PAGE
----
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Ultimate Guide to Buying Second Hand Toys

The UK is the fourth largest toy market worldwide. UK shoppers spend £3.3 billion on toys in 2018. They bought more than 370 million toys. In 2019, the average UK household spent £364 on newborn and toddler toys in the first two years alone.

Toys are synonymous with key milestones in early learning, crawling, sitting, walking and talking. But many families feel the financial impact of a new baby. The good news is, families don’t have to spend a lot of money buying new toys. They can purchase second-hand toys cheaply and still ensure their kids have fun.

Want to know where you can buy second-hand toys for your children? in this guide, we explain how to buy second-hand toys.

What Toys Are Best to Buy Second Hand?

Here are some of the best toys to buy second hand…

  • Play Kitchen Sets
  • LEGO figures and bricks
  • Building blocks
  • Wooden train sets and tables
  • Dollhouses
  • Bikes
  • Battery-powered vehicles and planes
  • Basketball hoops
  • Trampolines
  • Soft toys and more

Before buying second-hand toys, there are a couple of things you need to keep in mind.

  • Steer clear of phthalates and PVC
  • Avoid flexible and bendy plastic toys
  • Avoid toys with flaking paint or lead-based paint
  • Make sure the toy is BPA free
  • Be sure to clean the second-hand toys thoroughly
  • Buy toys appropriate for your child’s age
  • Check the toys for loose parts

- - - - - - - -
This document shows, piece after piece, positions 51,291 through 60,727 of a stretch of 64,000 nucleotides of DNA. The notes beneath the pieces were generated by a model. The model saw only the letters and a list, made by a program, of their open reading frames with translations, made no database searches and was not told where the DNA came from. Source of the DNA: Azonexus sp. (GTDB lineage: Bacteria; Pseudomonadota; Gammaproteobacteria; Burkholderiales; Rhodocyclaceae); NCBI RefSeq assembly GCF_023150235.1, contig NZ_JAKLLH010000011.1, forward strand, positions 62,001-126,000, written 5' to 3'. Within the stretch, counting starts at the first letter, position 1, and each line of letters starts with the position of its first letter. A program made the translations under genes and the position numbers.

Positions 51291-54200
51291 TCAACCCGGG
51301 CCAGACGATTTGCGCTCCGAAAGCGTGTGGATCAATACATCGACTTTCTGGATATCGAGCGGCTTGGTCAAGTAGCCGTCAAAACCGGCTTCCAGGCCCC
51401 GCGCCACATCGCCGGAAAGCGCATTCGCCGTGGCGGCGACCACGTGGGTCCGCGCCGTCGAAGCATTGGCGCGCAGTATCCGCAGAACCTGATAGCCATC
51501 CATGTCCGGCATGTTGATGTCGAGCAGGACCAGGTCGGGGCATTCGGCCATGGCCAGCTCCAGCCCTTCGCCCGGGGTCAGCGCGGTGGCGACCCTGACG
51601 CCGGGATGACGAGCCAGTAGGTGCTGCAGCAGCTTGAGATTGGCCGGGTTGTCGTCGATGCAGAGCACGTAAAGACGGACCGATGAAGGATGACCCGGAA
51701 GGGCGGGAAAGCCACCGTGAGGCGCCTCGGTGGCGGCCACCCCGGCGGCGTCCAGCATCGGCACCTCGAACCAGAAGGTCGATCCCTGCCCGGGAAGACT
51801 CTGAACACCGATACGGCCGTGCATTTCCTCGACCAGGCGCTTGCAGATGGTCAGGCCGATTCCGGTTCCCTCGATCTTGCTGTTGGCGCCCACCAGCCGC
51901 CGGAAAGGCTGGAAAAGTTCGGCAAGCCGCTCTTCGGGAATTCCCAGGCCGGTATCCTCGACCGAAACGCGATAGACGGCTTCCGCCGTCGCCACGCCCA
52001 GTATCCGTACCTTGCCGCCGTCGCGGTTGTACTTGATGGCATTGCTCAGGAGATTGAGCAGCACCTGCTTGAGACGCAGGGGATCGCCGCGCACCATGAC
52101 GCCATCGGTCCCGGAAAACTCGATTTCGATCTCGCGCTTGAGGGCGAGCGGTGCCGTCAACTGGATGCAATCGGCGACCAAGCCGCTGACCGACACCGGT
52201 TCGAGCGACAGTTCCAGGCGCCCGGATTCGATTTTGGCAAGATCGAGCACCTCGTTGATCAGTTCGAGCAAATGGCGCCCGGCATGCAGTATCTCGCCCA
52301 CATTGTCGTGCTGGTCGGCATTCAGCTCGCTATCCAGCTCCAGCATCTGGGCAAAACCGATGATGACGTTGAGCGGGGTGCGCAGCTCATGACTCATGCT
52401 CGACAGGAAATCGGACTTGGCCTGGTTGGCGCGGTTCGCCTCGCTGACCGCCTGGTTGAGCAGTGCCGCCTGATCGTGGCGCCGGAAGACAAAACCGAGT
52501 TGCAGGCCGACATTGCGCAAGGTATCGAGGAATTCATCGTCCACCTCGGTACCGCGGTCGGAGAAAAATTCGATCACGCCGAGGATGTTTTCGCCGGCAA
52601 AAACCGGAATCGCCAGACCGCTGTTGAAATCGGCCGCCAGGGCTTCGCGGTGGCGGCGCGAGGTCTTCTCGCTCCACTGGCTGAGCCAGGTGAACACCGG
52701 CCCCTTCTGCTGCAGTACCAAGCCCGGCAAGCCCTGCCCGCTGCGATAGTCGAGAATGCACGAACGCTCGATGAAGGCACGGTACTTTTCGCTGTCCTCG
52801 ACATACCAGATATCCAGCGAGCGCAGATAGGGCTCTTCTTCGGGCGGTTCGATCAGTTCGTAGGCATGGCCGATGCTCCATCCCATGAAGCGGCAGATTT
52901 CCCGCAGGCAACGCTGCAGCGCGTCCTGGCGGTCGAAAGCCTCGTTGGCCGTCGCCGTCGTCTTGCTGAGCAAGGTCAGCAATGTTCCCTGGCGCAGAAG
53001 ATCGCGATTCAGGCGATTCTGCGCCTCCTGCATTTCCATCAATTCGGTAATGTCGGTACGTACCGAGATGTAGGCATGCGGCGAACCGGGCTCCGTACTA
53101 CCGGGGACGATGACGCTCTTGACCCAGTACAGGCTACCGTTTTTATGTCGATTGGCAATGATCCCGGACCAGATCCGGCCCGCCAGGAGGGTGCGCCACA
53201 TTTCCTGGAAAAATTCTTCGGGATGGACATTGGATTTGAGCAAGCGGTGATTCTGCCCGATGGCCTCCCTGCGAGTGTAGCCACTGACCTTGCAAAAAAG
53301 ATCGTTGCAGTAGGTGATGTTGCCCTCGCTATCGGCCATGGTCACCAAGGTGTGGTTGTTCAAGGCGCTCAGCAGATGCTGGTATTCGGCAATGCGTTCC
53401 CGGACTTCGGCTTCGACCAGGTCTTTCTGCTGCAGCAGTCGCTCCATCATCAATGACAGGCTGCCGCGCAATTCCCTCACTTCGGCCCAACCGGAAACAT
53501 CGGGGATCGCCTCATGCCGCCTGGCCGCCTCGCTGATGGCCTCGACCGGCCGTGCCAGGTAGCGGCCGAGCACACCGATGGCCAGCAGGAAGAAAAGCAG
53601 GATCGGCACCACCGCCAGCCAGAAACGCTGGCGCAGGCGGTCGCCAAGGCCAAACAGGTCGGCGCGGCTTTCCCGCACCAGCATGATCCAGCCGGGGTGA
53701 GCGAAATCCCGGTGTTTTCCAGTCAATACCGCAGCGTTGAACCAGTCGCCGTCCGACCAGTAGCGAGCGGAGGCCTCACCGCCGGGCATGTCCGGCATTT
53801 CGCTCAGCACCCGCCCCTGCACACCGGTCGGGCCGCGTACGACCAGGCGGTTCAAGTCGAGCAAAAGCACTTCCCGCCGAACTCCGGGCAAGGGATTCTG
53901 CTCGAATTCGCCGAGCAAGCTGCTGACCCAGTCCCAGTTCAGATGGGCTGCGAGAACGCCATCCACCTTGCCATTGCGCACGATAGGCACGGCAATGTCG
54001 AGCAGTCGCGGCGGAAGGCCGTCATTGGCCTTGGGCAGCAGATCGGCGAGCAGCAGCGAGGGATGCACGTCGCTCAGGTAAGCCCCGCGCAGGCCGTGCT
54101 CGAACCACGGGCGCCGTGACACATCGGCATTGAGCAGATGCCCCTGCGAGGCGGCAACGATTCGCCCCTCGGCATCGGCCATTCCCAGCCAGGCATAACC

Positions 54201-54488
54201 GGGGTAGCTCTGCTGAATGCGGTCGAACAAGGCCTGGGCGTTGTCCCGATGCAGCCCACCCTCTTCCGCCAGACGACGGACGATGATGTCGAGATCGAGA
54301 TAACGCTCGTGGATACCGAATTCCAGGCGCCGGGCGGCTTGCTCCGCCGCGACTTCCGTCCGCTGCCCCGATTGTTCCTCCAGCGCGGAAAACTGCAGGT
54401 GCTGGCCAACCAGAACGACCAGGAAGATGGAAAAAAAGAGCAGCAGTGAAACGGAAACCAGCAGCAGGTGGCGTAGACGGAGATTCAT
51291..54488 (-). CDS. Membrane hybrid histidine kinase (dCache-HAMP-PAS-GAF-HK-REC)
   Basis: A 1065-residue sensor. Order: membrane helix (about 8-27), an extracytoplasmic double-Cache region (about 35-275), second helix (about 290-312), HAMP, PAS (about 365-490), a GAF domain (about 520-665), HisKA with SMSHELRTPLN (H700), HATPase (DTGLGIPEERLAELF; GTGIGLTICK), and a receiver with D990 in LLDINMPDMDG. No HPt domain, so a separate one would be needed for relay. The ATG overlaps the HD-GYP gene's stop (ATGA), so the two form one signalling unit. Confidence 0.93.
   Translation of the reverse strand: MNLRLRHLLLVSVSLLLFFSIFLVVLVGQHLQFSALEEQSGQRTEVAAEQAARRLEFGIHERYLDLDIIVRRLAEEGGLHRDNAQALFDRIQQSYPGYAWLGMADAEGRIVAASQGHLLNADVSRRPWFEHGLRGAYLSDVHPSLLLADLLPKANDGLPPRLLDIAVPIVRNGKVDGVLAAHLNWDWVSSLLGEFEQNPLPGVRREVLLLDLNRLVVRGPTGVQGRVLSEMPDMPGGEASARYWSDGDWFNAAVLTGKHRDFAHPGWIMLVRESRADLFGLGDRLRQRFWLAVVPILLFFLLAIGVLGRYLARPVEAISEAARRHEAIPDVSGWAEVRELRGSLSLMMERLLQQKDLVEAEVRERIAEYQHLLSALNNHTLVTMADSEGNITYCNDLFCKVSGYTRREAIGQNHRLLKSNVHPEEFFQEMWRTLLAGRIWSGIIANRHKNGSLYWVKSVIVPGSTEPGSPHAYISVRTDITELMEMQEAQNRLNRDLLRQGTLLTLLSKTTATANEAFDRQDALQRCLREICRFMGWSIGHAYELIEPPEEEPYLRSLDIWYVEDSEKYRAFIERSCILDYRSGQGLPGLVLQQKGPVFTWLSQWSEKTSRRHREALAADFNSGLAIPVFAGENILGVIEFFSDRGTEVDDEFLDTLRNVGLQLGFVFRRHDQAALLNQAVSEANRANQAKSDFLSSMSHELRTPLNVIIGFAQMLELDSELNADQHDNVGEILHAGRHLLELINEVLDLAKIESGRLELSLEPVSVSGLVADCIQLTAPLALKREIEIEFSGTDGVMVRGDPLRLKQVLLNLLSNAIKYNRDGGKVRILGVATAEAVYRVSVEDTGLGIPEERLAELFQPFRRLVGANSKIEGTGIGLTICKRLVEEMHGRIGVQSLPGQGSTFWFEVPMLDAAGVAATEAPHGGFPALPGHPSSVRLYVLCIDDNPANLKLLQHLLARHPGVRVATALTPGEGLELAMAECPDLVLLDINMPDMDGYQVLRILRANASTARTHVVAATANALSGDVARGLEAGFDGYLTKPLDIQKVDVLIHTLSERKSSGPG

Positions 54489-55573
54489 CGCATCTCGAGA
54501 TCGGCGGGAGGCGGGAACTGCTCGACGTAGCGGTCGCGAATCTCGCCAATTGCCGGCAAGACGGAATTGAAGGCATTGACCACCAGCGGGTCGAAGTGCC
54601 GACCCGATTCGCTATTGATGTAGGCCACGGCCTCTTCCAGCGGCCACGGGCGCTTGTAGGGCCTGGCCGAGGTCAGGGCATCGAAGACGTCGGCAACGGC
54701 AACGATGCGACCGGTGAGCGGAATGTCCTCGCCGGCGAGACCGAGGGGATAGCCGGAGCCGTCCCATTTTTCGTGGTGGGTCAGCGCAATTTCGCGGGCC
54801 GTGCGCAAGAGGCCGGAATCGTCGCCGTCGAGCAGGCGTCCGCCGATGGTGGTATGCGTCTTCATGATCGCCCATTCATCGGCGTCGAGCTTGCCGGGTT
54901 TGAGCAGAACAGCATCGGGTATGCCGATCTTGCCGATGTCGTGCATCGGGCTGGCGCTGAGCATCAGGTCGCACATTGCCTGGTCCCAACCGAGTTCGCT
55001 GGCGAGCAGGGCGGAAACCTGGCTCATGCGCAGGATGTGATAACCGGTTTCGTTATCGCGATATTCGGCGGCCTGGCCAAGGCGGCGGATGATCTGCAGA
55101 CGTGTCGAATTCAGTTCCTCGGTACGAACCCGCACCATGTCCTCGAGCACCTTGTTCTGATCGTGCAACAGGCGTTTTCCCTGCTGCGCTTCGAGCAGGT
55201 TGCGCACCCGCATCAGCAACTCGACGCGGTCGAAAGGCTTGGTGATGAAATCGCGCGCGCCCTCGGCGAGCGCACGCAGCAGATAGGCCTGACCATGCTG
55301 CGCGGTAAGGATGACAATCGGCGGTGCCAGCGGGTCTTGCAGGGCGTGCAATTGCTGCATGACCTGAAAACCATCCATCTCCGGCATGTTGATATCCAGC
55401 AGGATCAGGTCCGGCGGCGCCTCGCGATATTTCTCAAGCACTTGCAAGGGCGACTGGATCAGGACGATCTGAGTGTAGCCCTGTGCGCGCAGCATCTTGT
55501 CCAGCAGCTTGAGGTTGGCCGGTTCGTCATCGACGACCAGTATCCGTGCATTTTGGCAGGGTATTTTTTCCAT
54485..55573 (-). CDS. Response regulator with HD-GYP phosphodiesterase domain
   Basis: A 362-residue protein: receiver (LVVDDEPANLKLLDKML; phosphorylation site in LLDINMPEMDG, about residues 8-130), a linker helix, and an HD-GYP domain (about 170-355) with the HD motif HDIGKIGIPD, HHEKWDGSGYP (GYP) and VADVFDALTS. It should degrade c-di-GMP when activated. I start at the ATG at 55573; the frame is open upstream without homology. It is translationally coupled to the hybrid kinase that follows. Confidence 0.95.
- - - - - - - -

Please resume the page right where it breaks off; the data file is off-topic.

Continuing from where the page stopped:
• All second-hand toys should have a lion mark

Saving a few pounds is not worth jeopardising your health and that of your children. Make sure each second-hand toy you buy meets safety standards.

How Much Can You Save Buying Second-Hand Toys?

Over the past few years, there has been an increase in demand for second-hand toys. New parents are no longer rushing to a local toy store or online to buy new toys. In fact, they no longer enjoy the thrill of spending a lot of money buying new toys for the first two years of their child’s life.

Instead, they are shopping for second-hand toys at charity shops, eBay and other retailers. The reason is simple; people no longer want to waste their hard-earned money.

Research shows that UK families save between £100 to £300 by buying second-hand toys instead of new toys. If you combine the savings from purchasing second-hand toys and items such as cots and clothes, UK families save more than £1,500.

Where Can You Buy Second-Hand Toys?

There are several places you can buy second-hand toys in the UK.

Facebook Marketplace…

You can buy second-hand toys in the UK on Facebook Marketplace. The platform has great deals on second-hand items as well as new items. You can buy soft toys, battery-powered vehicles, dolls, dollhouses and much more.